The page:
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Latin Phrase: Always the Same

by Jen

Dear Teacher,


I'm curious to know which phrase is a true Cicero quote: "Semper Eadem" or "Semper Idem"? The first I read in a book about Queen Elizabeth I, which was said to translate to "Always the same." However, every website I find with a translation, gives me the second quote.

So, which is correct? Or are they both correct? And if so, what is the difference?

Thank you, Jen


Dear Jen,

Both Latin phrases are correct and both are found in the works of Cicero. Without the context of a larger sentence, however, both phrases are ambiguous.

The ambiguity comes from the fact that idem can mean the same thing (singular neuter) or the same man (singular masculine).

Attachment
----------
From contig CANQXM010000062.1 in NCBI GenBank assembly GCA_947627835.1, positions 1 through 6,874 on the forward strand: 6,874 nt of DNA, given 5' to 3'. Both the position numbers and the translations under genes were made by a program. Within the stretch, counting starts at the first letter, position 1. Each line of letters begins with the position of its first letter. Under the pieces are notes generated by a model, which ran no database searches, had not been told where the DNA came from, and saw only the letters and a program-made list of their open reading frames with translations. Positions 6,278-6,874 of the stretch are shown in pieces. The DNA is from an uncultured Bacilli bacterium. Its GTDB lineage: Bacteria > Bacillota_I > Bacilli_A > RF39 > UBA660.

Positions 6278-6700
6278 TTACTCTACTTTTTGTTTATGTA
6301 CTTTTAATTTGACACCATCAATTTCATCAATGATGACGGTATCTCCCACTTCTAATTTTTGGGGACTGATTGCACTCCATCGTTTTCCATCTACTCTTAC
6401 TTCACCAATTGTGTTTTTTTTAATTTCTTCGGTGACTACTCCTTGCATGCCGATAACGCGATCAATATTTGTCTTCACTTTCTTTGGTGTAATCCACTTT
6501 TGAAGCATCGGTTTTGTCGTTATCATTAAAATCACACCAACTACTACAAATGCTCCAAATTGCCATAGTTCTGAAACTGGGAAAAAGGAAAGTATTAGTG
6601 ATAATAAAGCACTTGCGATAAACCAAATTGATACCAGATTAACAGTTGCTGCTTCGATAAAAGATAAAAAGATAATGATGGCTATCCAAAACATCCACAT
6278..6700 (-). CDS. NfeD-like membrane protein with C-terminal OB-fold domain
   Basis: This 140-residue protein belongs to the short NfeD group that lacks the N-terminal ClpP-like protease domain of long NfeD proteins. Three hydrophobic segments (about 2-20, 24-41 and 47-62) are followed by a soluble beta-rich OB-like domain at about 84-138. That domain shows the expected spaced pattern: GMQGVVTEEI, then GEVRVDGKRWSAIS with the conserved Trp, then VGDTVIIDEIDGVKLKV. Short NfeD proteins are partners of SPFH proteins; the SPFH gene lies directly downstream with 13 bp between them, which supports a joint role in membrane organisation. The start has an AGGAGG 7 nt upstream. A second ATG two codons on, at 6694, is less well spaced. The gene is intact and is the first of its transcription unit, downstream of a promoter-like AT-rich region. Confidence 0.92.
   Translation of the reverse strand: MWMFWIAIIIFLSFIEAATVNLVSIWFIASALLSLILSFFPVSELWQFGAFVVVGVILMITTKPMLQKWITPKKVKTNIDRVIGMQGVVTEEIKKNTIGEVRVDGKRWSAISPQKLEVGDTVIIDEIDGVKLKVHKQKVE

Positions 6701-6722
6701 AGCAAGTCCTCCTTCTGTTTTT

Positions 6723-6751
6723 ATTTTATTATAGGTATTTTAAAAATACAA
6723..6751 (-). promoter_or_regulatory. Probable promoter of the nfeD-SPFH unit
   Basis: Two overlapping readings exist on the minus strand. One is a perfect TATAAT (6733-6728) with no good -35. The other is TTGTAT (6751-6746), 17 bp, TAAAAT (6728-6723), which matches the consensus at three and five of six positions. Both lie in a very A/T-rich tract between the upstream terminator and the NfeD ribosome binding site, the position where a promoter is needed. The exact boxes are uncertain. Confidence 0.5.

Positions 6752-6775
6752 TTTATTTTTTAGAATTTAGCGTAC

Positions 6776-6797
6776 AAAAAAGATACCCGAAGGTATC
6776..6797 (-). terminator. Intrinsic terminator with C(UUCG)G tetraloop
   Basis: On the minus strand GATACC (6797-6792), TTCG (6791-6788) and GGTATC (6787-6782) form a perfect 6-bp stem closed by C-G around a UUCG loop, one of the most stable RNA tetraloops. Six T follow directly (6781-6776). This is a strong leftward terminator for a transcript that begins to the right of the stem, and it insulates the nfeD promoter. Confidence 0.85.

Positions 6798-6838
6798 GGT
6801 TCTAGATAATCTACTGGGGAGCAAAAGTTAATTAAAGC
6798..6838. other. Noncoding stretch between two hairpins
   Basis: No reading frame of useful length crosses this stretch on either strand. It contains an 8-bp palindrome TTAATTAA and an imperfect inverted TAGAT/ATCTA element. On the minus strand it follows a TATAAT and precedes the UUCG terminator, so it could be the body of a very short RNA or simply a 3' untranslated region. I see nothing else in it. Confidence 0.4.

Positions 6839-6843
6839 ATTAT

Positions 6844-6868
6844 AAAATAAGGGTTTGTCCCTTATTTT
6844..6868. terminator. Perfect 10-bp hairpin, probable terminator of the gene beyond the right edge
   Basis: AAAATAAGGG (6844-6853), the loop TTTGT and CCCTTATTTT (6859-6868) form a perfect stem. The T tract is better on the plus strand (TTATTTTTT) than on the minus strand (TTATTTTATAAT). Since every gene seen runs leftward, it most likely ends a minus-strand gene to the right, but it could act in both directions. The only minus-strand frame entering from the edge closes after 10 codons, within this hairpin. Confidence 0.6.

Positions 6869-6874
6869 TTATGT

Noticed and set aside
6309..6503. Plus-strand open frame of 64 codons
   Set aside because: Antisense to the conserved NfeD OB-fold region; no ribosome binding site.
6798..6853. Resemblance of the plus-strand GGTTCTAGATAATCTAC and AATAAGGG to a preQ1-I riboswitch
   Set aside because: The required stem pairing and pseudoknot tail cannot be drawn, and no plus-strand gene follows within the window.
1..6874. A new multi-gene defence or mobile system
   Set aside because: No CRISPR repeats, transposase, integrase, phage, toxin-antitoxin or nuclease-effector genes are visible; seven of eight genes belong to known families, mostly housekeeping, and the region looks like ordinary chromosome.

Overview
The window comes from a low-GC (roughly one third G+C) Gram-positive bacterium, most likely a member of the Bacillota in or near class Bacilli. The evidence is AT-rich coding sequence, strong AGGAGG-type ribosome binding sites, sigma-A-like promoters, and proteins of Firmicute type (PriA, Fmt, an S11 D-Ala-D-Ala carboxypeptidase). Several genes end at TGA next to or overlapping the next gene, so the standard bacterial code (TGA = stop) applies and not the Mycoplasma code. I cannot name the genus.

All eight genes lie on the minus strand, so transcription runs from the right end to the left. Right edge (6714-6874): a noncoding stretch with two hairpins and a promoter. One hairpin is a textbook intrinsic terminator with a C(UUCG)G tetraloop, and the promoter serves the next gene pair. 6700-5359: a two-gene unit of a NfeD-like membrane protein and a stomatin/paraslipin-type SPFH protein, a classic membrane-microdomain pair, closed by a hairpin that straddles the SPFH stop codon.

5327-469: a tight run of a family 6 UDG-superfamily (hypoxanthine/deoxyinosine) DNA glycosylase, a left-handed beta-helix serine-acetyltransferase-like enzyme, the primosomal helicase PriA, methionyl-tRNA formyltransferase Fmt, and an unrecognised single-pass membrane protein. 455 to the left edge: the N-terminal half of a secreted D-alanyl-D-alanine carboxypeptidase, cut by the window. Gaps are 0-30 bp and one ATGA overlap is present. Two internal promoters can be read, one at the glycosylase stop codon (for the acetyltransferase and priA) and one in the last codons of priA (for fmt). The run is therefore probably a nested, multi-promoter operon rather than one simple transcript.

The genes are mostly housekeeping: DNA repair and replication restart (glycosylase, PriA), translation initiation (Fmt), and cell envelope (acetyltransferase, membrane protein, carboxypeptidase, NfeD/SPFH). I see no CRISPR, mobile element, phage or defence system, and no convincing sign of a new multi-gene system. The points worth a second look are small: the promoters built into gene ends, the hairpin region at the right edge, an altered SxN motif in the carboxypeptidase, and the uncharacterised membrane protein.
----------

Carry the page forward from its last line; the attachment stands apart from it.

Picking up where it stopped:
Then the word eadem can mean the same things (plural neuter) or the same woman (singular feminine).

Which brings us to the version used by Queen Elizabeth I, semper eadem. Here it means "always the same (woman)".

Alternatively, semper idem could mean "always the same (man)" or "always the same (thing)".

Here are some Latin quotes from Cicero:

Voluntas mea, Brute, de summa re publica semper eadem fuit.

"My desire, Brutus, concerning the republic has been always the same." Cicero, in a letter to Brutus

non tum hoc, tum illud ... sed semper idem

"Not at one time this, at another time that ... but always the same thing." Cicero, De Amicitia


Hope this helps, and thanks for asking a Latin teacher!

Sincerely,

John

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A Thank You
by: Jen

Dear John,

Ah, Thank you very much for clearing up that confusion for me.

Jen

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